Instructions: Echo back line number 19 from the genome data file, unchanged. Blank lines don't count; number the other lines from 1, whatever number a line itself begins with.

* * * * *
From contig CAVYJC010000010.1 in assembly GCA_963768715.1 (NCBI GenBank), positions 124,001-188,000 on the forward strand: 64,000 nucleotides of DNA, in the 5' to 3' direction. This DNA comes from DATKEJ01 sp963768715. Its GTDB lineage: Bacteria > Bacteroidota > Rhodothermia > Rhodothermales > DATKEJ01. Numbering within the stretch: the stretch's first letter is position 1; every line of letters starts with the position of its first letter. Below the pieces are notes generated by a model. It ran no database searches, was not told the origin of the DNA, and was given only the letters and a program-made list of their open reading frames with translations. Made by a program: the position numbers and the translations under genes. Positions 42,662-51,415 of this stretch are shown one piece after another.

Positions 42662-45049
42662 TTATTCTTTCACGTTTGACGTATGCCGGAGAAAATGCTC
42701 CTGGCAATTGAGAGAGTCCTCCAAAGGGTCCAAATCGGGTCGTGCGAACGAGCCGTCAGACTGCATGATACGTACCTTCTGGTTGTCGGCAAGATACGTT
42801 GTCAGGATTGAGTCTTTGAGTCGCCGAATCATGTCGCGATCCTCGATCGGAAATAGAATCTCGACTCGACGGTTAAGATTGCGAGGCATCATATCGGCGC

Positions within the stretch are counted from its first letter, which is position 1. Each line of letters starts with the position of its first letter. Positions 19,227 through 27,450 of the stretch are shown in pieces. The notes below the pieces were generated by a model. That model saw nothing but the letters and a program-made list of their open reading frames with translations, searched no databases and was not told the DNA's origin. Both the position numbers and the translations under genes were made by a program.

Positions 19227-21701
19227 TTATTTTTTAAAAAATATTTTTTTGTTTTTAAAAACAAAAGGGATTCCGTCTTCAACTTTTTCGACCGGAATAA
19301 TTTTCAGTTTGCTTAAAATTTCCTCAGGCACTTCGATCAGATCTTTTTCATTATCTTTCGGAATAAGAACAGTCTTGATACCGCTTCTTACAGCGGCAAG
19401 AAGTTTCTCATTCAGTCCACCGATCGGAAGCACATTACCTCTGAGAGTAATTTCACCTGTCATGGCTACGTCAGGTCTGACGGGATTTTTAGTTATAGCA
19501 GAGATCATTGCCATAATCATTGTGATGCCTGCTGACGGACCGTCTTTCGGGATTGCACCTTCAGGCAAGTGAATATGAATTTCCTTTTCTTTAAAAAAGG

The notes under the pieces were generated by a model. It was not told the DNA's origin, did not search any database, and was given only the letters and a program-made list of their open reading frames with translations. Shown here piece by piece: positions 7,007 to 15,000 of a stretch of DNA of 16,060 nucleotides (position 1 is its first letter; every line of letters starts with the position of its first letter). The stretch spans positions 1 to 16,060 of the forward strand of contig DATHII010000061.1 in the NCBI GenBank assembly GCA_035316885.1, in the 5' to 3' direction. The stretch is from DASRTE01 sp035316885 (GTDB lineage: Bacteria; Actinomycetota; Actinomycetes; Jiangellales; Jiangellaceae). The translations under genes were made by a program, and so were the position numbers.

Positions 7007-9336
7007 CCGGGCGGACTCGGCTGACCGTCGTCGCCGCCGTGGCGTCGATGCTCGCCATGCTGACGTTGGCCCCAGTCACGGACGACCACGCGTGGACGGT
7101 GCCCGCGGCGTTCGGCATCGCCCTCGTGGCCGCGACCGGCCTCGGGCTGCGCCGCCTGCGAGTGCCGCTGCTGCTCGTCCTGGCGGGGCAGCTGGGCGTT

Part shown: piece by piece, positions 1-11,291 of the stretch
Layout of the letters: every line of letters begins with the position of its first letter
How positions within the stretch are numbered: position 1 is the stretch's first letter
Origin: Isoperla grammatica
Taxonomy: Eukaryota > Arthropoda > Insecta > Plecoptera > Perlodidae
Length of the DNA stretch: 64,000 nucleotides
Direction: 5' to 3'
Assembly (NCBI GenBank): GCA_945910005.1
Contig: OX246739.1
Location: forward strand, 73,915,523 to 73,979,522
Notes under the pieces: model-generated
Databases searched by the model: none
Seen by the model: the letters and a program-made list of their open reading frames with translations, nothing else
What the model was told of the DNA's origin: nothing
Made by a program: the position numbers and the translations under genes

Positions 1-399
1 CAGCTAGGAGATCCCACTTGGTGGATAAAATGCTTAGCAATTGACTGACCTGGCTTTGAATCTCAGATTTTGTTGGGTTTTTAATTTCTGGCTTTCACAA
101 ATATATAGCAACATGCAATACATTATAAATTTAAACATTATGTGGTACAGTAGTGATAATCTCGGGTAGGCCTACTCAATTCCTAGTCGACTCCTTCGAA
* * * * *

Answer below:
Origin: Isoperla grammatica